Monday, October 18, 2010

No world record, but letters...

Today was another one of those October days in Oregon, sunny, crisp, dry-grass smelly. While I broke no world records coming or going to school (my bike held about 20 extra pounds on the way to school because I brought leftovers from Hoda's catering the Friday event. YUM!), I broke through many different subjects: typesetting and letterpresses, novels and storylines, and biking.

Writing is so different if you have to think about setting each letter. Over the weekend 4 intrepid students worked with a most patient instructor, Michael D'Allessandro, and set a line or two of type and printed their very own creations. We worked with tiny presses which print on a 3x5 surface. I can't tell you how amazing it was to use the composing stick, load lead letters into the left hand, write upside down and backwards, lock the words into the chase, load it into the little machine, watch the doghead turn the ink plate, and feed the Rive paper in. It was magic.

As Joanna Rose said today, she was still "letter-y." No kidding.

And besides that this weekend, I spent an hour on the phone with Hannah Tinti, my good friend who has adopted my novel. She has sent me 7 pages, single-spaced, of notes, both line-edits and big ideas. She knows my novel better than I do at this point, and I am in this haze thinking of what to do, or how to do what she thinks I should do. Her comments and suggestions are brilliant. Rarely has anyone had such a friend. So, I'm letter-y and thinking about Kyle and Jack Song and Carla and their stories.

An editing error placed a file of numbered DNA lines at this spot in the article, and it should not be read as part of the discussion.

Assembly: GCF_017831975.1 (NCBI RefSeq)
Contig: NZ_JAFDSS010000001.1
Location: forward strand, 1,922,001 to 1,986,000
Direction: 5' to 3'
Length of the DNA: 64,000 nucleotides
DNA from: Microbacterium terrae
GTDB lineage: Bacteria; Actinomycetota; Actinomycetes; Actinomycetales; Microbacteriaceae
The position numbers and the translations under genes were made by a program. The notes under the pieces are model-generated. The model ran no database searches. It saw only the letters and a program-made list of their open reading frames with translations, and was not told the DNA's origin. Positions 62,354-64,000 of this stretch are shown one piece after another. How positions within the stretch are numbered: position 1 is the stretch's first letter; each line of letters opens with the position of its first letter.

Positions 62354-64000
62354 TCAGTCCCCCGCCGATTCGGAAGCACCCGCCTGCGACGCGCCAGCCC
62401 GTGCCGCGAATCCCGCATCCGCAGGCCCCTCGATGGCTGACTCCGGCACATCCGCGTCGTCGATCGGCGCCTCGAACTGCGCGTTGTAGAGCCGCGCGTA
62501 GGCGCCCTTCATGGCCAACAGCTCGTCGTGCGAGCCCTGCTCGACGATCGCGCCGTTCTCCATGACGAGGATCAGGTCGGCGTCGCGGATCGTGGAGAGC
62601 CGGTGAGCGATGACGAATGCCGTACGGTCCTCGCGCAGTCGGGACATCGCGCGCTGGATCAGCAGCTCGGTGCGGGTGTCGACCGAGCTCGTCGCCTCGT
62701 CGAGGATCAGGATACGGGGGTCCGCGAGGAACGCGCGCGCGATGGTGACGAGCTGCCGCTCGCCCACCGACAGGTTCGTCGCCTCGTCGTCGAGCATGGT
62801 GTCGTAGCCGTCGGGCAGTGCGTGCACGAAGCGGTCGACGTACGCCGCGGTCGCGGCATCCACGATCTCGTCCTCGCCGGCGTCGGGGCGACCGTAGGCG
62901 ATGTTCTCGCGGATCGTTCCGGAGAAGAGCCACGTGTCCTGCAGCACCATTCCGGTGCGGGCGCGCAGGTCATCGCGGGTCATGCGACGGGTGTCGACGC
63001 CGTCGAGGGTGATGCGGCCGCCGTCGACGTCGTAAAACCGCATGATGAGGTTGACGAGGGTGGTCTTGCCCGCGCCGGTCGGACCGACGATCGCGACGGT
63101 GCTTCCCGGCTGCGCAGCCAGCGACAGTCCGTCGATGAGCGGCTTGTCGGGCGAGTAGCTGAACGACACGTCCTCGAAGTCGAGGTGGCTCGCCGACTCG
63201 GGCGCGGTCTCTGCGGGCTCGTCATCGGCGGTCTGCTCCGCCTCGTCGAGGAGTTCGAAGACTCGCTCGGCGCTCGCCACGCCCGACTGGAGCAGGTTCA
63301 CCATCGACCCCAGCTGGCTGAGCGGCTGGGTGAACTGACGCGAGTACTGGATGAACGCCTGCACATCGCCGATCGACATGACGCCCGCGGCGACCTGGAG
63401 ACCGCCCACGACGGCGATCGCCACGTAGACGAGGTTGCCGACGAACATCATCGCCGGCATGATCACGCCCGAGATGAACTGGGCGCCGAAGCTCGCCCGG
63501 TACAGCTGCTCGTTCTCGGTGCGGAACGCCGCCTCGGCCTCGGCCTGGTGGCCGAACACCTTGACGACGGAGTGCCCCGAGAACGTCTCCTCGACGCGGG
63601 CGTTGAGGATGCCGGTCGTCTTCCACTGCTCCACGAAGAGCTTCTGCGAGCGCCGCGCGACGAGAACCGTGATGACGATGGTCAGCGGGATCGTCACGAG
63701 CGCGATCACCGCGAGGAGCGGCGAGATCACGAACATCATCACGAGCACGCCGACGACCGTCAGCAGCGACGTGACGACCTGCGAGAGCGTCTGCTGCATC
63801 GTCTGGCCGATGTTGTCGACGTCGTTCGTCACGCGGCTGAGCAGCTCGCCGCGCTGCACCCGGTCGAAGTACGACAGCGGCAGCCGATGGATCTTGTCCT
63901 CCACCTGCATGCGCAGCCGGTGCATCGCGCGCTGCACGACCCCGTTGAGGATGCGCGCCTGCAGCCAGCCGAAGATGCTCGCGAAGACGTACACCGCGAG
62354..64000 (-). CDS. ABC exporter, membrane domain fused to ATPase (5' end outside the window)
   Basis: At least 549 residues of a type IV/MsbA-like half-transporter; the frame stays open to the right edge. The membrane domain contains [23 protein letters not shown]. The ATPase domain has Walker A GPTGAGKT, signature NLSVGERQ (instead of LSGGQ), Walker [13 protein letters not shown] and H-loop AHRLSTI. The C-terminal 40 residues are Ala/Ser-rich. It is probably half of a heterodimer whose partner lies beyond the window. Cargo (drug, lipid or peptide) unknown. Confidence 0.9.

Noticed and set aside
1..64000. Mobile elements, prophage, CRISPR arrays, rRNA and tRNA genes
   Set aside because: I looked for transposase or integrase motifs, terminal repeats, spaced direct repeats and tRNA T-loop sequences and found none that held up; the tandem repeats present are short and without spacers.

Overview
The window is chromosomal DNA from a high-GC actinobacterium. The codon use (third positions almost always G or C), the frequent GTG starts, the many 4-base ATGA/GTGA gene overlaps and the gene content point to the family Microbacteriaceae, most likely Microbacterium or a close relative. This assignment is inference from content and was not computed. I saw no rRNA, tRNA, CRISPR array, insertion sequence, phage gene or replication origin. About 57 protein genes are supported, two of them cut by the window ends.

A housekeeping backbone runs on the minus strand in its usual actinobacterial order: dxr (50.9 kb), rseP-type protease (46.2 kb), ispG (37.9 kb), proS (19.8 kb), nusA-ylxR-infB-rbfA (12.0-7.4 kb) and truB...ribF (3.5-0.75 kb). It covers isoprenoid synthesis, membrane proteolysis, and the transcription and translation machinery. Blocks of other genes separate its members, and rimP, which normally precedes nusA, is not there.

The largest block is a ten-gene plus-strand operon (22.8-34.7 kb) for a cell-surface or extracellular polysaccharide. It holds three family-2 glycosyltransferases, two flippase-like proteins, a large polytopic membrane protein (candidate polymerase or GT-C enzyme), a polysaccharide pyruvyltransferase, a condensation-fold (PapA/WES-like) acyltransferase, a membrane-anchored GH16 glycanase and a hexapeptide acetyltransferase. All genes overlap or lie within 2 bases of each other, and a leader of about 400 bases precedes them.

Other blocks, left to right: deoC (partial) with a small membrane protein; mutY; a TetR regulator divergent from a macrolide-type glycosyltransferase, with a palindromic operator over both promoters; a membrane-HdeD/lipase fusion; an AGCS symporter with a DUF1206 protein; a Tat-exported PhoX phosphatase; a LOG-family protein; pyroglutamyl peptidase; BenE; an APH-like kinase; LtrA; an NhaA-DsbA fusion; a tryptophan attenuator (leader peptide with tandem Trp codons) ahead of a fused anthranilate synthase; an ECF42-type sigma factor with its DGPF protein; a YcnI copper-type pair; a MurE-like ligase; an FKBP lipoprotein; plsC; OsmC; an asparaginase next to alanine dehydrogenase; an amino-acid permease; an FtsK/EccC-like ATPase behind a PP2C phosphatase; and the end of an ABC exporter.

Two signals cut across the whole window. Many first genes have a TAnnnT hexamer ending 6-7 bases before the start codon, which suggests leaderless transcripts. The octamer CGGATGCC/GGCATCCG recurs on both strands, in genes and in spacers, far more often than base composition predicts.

Interrupting this autumn euphoria are some odd people in cars. Today some workers in a big truck whistled as they passed me, not a hubba-hubba whistle, just one meant to freak me out. I was going about 30mph down a very busy 4-lane highway, and this time, it was more comfortable and easy to get my hand in the right position to flip them off.

All of these actions and stories were in the leaves my tires shredded. They were in the headwind, the warming fall of evening.
(for more pictures of the 24-Hour Story Jam, go here.)

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